When Australia becomes a republic (and to judge by the outfits favoured by some of their supporters in Cardiff it will be of the banana variety), there is only one candidate for president. Richie Benaud is cricket's Nelson Mandela, the unflappable elder statesman, ever diplomatic, forever wise, and while Mandela had to spend much of his life in prison, Richie has had to spend his in Australia which a couple of centuries ago would have amounted to the same thing (sorry, cheap shot, or a KP as it's now known).
Richie – it's always just Richie – has looked more or less the same ever since I first remember seeing him on the BBC, way back when the BBC cared about cricket (in between skiving off to the news, racing, Play School, the test card). After four years he is back but this time it's a farewell tour. He will commentate Down Under next season and then that will be that. From then on only Mrs Richie will get to hear that mellifluous voice murmur, "Morning, Daphne, morning soft-boiled egg, morning soldiers", without any discernible lip movement (if he's looking to branch out into new areas, as bowlers like to say, ventriloquism would be a breeze).
He is a demigod on this sofa. My brother once trailed him into a urinal in Newcastle and claims his feet never touched the ground, a handy skill in a flooded North-east toilet. We grew up with Richie, long summer days with the curtains shut tight, clustered in front of the telly as men with big hair – hello, Richard Ellison – skittled shoddy Australian sides (they did exist once) and were then walloped by a mighty West Indies (ditto), all to the restrained soundtrack of Benaud.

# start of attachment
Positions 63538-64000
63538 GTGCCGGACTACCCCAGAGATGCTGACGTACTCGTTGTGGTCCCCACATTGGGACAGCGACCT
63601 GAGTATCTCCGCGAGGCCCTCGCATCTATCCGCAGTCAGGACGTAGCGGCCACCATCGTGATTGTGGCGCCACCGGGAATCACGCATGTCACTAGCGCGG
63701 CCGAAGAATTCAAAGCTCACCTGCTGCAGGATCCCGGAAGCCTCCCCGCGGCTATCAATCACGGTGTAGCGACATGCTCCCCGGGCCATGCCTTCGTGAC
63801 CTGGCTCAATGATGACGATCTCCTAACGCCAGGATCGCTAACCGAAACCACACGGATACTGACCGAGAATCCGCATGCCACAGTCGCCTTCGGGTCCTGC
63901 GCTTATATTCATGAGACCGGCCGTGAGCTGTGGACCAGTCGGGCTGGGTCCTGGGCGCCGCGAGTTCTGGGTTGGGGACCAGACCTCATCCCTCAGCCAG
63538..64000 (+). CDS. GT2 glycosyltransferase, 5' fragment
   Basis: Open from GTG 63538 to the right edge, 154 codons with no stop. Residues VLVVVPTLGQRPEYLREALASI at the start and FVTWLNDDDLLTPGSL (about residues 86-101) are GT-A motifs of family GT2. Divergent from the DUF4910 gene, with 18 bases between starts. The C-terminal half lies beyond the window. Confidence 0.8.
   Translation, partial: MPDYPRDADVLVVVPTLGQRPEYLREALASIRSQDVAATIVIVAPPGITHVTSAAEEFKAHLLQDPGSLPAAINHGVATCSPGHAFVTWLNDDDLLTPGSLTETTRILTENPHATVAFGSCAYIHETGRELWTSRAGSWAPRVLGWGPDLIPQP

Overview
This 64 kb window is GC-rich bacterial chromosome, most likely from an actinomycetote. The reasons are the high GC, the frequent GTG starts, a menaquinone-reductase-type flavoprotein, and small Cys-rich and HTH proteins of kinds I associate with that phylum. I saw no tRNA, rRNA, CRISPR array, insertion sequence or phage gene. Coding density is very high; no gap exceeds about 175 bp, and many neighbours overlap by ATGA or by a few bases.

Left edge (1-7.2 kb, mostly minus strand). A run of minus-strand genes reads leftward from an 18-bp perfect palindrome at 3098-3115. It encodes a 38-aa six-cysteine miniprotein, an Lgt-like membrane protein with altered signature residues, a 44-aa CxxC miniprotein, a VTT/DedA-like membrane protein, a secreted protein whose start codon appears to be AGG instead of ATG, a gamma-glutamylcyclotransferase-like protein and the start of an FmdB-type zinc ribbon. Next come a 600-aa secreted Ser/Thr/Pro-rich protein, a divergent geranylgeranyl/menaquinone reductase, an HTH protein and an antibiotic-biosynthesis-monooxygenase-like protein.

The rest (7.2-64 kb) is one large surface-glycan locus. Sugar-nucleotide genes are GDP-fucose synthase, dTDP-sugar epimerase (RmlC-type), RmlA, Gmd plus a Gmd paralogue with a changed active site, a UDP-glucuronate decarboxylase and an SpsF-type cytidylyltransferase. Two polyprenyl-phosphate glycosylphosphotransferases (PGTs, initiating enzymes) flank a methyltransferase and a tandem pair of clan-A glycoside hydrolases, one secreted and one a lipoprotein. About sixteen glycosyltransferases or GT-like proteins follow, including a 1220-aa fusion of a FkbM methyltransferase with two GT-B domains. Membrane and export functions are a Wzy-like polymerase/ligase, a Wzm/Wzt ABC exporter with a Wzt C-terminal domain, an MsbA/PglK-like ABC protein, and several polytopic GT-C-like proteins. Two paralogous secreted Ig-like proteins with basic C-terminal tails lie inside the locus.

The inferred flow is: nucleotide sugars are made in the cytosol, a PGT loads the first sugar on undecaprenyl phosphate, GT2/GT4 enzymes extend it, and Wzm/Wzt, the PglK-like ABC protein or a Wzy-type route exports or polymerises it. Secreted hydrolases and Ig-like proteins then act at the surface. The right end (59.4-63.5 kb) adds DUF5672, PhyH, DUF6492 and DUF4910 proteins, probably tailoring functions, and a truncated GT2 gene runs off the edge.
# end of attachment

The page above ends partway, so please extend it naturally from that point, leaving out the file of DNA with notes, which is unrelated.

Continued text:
This summer he's on Five's highlights, and only on Saturdays. It's Richie rationing and there are only four more "Morning, Mark" to go. He's not actually commentating any more, rather addressing the nation at intervals. Mark Nicholas, looking as lovely as ever, asks the question and Richie nods knowingly.
He begins his answer looking at Nicholas and then turns to us, staring down the camera lens, more Yoda-like than ever. He talked of Bradman, of Laker, and then he proposed that today's players are better than in his day, the sort of statement that elevates him to a place where the Boycotts can never reach.
The Ashes on Five and Sky is blessed with two strong line-ups, unlike the event itself. Five have the better frontman in Nicholas, although calling Ian Chappell "Chappelli" is a step too far and, given that Chappell is the hardest man in the world, a dangerous one too. The problem one tends to find when it comes to David Gower on Sky is that he never uses one word when 20, give or take a straying adjective or two, or three actually, or an adverb for that matter, will do given the circumstances, and subclauses.
Sky's main problem in Cardiff was that their line-up was incomplete. When you've indulged in an extensive advertising campaign featuring Shane Warne's barbie, to have the great Pom griller himself Awol playing poker in Las Vegas leaves a baggy green elephant lurking in the commentary box.
There was a moment of hope when a camera picked out a large Australian in the Cardiff crowd, swigging beer and sporting a T-shirt proclaiming, "I ate all the pies". False alarm, it was a different large Australian, or as Richie might have put it, a man who has gone straight into the confectionery stall and not come out again.Reuse content